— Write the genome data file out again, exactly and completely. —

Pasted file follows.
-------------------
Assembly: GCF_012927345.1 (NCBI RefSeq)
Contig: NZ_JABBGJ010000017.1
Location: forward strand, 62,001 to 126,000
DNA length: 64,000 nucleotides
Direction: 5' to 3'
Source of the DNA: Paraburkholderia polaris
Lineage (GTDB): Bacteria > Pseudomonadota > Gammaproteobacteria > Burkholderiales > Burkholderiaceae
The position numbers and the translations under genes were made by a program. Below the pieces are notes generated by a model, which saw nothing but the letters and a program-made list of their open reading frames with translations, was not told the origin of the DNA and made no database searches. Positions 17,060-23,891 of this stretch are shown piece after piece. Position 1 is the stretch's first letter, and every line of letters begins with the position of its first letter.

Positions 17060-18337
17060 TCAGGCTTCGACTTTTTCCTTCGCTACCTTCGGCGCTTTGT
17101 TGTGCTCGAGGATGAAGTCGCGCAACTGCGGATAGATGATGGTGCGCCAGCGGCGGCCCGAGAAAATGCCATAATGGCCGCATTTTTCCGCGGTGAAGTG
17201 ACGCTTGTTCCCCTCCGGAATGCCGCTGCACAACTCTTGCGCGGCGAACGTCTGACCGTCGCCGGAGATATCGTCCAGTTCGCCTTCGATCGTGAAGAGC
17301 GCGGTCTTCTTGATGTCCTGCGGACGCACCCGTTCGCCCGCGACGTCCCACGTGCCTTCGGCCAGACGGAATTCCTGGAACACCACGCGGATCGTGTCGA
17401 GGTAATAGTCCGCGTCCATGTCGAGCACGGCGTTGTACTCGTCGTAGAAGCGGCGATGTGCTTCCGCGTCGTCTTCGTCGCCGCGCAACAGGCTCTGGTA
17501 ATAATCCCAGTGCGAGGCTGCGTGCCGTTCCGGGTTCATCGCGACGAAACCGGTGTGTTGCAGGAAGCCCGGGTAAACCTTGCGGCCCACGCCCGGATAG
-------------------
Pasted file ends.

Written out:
Assembly: GCF_012927345.1 (NCBI RefSeq)
Contig: NZ_JABBGJ010000017.1
Location: forward strand, 62,001 to 126,000
DNA length: 64,000 nucleotides
Direction: 5' to 3'
Source of the DNA: Paraburkholderia polaris
Lineage (GTDB): Bacteria > Pseudomonadota > Gammaproteobacteria > Burkholderiales > Burkholderiaceae
The position numbers and the translations under genes were made by a program. Below the pieces are notes generated by a model, which saw nothing but the letters and a program-made list of their open reading frames with translations, was not told the origin of the DNA and made no database searches. Positions 17,060-23,891 of this stretch are shown piece after piece. Position 1 is the stretch's first letter, and every line of letters begins with the position of its first letter.

Positions 17060-18337
17060 TCAGGCTTCGACTTTTTCCTTCGCTACCTTCGGCGCTTTGT
17101 TGTGCTCGAGGATGAAGTCGCGCAACTGCGGATAGATGATGGTGCGCCAGCGGCGGCCCGAGAAAATGCCATAATGGCCGCATTTTTCCGCGGTGAAGTG
17201 ACGCTTGTTCCCCTCCGGAATGCCGCTGCACAACTCTTGCGCGGCGAACGTCTGACCGTCGCCGGAGATATCGTCCAGTTCGCCTTCGATCGTGAAGAGC
17301 GCGGTCTTCTTGATGTCCTGCGGACGCACCCGTTCGCCCGCGACGTCCCACGTGCCTTCGGCCAGACGGAATTCCTGGAACACCACGCGGATCGTGTCGA
17401 GGTAATAGTCCGCGTCCATGTCGAGCACGGCGTTGTACTCGTCGTAGAAGCGGCGATGTGCTTCCGCGTCGTCTTCGTCGCCGCGCAACAGGCTCTGGTA
17501 ATAATCCCAGTGCGAGGCTGCGTGCCGTTCCGGGTTCATCGCGACGAAACCGGTGTGTTGCAGGAAGCCCGGGTAAACCTTGCGGCCCACGCCCGGATAG